How did you go about funding Party of Sin and did you receive financial or emotional support from friends and family?
Friends and family were extremely supportive and got us through the tough times. We also did a Kickstarter campaign which brought in a good amount of money. Most of it went straight to trade shows and travel though, and as a result we had to continue working without pay. I’m glad to be indie though!
Did you research similar titles when trying to come up with the launch price?
Yes definitely. We chose a launch price of $15 because we felt there was enough content in the game to warrant that price. The game stands at 6-8 hours of gameplay with full 3D and coop. Some may feel the price is steep, and we plan to reduce it in the coming months.
We’ve drawn a lot of comparisons to Trine, which came out mid-way through our development. We have a similar premise with the swapping of different characters but I think we do puzzles differently. Trine focuses a lot on physics based puzzles whereas we push the logic and character swapping to the limit.
Can you tell us why you chose to release a demo for Party of Sin?
We always planned to release a demo. We want to allow players to make an informed decision before purchasing the game, and we felt a demo was the best way.
How important is it to get instant feedback about Party of Sin from users through online message boards and other social networking sites?
We’ve been listening! I personally read every review and message board post mentioning the game, and we’re incorporating the feedback into future patches and updates.
How much value do you place on the opinions of those who review Party of Sin professionally?
Professional reviewers are tough, and I respect that. Incorporating their feedback is the cornerstone of our strategy as a company and to improve the quality of our games.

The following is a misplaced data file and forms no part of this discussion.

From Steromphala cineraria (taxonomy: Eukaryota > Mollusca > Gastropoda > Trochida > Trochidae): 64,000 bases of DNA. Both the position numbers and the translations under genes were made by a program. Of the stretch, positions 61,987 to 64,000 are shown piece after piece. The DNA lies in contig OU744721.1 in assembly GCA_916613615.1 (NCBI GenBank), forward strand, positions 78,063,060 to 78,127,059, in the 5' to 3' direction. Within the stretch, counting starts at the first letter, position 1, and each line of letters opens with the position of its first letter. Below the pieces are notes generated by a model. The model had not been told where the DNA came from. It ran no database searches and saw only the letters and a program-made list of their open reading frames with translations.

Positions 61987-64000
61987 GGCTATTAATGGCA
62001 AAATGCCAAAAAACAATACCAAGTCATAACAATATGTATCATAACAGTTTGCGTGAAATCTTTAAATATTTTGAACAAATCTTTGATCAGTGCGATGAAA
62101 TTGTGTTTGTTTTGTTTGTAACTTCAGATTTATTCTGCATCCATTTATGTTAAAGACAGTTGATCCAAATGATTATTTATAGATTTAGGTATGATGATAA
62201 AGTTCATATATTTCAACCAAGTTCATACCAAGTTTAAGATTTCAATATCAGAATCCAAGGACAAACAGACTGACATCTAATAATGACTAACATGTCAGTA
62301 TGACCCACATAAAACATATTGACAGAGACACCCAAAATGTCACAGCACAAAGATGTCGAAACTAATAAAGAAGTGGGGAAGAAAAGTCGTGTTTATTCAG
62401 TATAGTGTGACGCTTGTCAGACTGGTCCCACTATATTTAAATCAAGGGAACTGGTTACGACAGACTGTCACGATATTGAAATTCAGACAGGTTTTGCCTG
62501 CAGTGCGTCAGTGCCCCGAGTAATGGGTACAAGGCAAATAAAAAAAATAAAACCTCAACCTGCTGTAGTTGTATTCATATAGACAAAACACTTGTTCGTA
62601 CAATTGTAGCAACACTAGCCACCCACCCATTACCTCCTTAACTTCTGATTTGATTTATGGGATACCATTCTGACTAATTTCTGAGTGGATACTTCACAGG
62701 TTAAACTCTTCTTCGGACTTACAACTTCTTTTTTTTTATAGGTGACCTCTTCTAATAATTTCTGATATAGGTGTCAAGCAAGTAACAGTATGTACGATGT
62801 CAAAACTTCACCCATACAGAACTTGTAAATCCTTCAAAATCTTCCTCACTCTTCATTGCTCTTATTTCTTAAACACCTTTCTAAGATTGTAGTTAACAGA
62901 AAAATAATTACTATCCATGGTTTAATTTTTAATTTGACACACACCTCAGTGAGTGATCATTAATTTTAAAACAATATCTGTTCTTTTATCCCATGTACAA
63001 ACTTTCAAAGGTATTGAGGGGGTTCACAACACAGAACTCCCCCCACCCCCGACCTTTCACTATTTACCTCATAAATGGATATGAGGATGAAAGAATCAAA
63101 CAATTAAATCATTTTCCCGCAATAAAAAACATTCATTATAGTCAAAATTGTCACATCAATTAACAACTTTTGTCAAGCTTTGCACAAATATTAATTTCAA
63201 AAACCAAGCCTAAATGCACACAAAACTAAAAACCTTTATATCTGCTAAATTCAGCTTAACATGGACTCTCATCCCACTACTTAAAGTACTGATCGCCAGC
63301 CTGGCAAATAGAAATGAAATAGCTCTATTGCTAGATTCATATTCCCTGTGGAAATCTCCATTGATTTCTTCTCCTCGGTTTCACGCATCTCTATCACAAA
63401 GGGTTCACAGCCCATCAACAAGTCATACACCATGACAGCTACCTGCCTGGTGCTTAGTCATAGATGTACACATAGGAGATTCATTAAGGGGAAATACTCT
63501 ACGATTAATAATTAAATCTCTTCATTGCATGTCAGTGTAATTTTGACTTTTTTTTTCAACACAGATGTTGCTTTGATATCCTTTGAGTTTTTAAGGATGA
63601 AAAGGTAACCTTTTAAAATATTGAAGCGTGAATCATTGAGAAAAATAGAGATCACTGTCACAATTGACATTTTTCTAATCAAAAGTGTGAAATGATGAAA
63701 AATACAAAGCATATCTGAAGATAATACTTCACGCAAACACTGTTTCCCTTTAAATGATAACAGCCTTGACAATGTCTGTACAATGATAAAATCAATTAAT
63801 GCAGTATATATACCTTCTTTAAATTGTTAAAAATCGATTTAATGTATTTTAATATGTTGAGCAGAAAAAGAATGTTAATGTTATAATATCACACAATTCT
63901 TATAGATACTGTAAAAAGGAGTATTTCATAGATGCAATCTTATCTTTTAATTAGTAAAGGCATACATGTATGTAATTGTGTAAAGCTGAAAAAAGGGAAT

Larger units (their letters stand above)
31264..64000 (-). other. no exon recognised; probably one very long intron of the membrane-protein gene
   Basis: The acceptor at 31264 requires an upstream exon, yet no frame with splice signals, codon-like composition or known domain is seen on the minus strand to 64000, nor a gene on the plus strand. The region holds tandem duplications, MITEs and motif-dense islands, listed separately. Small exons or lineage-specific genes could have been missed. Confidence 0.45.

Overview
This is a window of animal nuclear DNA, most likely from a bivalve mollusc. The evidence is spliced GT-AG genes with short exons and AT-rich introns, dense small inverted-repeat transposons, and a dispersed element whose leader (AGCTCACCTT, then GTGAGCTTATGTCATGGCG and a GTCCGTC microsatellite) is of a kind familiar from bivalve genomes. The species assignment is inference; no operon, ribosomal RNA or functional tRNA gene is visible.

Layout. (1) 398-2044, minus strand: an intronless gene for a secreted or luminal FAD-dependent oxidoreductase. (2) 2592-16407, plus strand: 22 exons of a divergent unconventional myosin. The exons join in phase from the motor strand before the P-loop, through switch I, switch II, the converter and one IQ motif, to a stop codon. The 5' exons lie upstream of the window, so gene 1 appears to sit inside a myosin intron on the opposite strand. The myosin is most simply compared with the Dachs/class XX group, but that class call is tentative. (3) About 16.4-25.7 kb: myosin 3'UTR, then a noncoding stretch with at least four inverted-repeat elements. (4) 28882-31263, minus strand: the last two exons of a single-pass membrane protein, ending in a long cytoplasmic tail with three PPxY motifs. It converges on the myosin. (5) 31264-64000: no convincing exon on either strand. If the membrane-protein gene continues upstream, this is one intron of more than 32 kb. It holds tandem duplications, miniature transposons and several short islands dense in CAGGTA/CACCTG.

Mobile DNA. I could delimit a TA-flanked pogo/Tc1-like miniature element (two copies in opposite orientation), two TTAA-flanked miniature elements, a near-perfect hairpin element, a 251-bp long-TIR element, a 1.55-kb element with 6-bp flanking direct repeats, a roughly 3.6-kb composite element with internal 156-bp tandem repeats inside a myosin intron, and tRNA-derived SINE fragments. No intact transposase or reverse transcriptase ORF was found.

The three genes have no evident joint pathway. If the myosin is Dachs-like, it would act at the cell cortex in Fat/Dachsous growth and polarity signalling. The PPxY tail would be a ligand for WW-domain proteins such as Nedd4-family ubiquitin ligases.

How do you feel about the various indie bundle promotions and the “Pay What You Want” pricing methodology? Would you be interested in contributing to a project like that in the future?
Yes we’d love to. I think bundles are a great way to revive sales of a game. For now we don’t have any bundles scheduled, but I expect to participate in one eventually.
What are your thoughts on how the PC gaming industry as a whole are dealing with the problem of intrusive DRM and piracy?
I personally hate DRM. It punishes only the paying customer while the pirate gets away with a hassle-free copy of the game. Party of Sin has no DRM at all, and we did this because we trust our customers and refuse to treat them like criminals. I think most of the industry would be wise to do the same.
How do you feel about individuals posting videos of Party of Sin?
Love it! This is the best way to keep our community alive.
How do you feel about DLC and its current implementation in the PC gaming industry?
I don’t mind DLC at all. I think it’s a way to keep players engaged with our games and give them more of what they want.
How do you feel about the online modding community in general and specifically if mods were created for Party of Sin?
Coming from the mod community, I know how great mods can be for a community. I would be totally stoked if someone turned Party of Sin into something different. We’re working on releasing our level editing tools soon to enable people to do this.
What advice would you give up-and-coming indie PC developers who are trying to break into the business?
Work hard, don’t give up and if you are going to go indie, go all-out. Do the crazy things that the big companies can’t risk.
We would like to thank Dan and the entire team at Crankshaft Games for working to provide our readers with a wonderfully insightful interview. You can pick up Party of Sin via Steam.